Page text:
Rivaroxaban in patients with a recent acute coronary syndrome

Mega, Jessica L., Braunwald, Eugene, Wiviott, Stephen D., Bassand, Jean-Pierre, Bhatt, Deepak L., Bode, Christoph, Burton, Paul, Cohen, Marc, Cook-Bruns, Nancy, Fox, Keith A. A., Goto, Shinya, Murphy, Sabina A., Plotnikov, Alexei N., Schneider, David, Sun, Xiang, Verheugt, Freek W. A. and Gibson, C. Michael (2012) Rivaroxaban in patients with a recent acute coronary syndrome. New England Journal of Medicine, 366 1: 9-19. doi:10.1056/NEJMoa1112277

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Author Mega, Jessica L.
Braunwald, Eugene
Wiviott, Stephen D.
Bassand, Jean-Pierre
Bhatt, Deepak L.
Bode, Christoph
Burton, Paul
Cohen, Marc
Cook-Bruns, Nancy
Fox, Keith A. A.
Goto, Shinya
Murphy, Sabina A.
Plotnikov, Alexei N.
Schneider, David
Sun, Xiang
Verheugt, Freek W. A.
Gibson, C. Michael
Title Rivaroxaban in patients with a recent acute coronary syndrome
Journal name New England Journal of Medicine   Check publisher's open access policy
ISSN 0028-4793
Publication date 2012-01-05
Year available 2012
Sub-type Article (original research)
DOI 10.1056/NEJMoa1112277
Open Access Status File (Publisher version)
Volume 366
Issue 1
Start page 9
End page 19
Total pages 11
Place of publication Waltham, MA, United States
Publisher Massachusetts Medical Society
Language eng
Formatted abstract
Background: Acute coronary syndromes arise from coronary atherosclerosis with superimposed thrombosis. Since factor Xa plays a central role in thrombosis, the inhibition of factor Xa with low-dose rivaroxaban might improve cardiovascular outcomes in patients with a recent acute coronary syndrome.

Methods: In this double-blind, placebo-controlled trial, we randomly assigned 15,526 patients with a recent acute coronary syndrome to receive twice-daily doses of either 2.5 mg or 5 mg of rivaroxaban or placebo for a mean of 13 months and up to 31 months. The primary efficacy end point was a composite of death from cardiovascular causes, myocardial infarction, or stroke.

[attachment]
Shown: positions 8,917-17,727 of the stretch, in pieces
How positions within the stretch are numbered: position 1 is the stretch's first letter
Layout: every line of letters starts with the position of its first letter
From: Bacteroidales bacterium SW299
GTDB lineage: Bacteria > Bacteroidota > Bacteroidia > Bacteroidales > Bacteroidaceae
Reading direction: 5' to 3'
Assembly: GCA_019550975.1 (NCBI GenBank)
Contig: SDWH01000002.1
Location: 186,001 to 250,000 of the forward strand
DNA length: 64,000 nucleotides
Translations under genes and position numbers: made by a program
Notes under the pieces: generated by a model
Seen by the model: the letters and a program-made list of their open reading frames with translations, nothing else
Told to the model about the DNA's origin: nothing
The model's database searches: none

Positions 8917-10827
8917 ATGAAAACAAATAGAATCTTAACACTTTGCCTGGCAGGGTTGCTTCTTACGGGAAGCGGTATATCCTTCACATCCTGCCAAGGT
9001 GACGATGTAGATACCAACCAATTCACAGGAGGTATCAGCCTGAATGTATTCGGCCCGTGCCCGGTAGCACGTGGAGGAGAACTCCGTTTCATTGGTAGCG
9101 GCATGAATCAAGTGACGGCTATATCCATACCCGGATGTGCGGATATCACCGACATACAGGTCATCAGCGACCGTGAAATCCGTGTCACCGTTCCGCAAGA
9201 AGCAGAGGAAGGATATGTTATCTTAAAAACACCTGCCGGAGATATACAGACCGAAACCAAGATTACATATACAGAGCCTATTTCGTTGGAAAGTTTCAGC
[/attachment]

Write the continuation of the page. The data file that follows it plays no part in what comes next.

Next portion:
Results: Rivaroxaban significantly reduced the primary efficacy end point, as compared with placebo, with respective rates of 8.9% and 10.7% (hazard ratio in the rivaroxaban group, 0.84; 95% confidence interval [CI], 0.74 to 0.96; P = 0.008), with significant improvement for both the twice-daily 2.5-mg dose (9.1% vs. 10.7%, P = 0.02) and the twice-daily 5-mg dose (8.8% vs. 10.7%, P = 0.03). The twice-daily 2.5-mg dose of rivaroxaban reduced the rates of death from cardiovascular causes (2.7% vs. 4.1%, P = 0.002) and from any cause (2.9% vs. 4.5%, P = 0.002), a survival benefit that was not seen with the twice-daily 5-mg dose. As compared with placebo, rivaroxaban increased the rates of major bleeding not related to coronary-artery bypass grafting (2.1% vs. 0.6%, P<0.001) and intracranial hemorrhage (0.6% vs. 0.2%, P = 0.009), without a significant increase in fatal bleeding (0.3% vs. 0.2%, P = 0.66) or other adverse events. The twice-daily 2.5-mg dose resulted in fewer fatal bleeding events than the twice-daily 5-mg dose (0.1% vs. 0.4%, P = 0.04).

Conclusions: In patients with a recent acute coronary syndrome, rivaroxaban reduced the risk of the composite end point of death from cardiovascular causes, myocardial infarction, or stroke. Rivaroxaban increased the risk of major bleeding and intracranial hemorrhage but not the risk of fatal bleeding. (Funded by Johnson & Johnson and Bayer Healthcare; ATLAS ACS 2-TIMI 51 ClinicalTrials.gov number, NCT00809965.) 
Keyword Medicine, General & Internal
General & Internal Medicine
Q-Index Code C1
Q-Index Status Provisional Code
Institutional Status Non-UQ

Document type: Journal Article
Sub-type: Article (original research)
Collection: School of Medicine Publications
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Citation counts: TR Web of Science Citation Count  Cited 801 times in Thomson Reuters Web of Science Article | Citations
Scopus Citation Count Cited 928 times in Scopus Article | Citations
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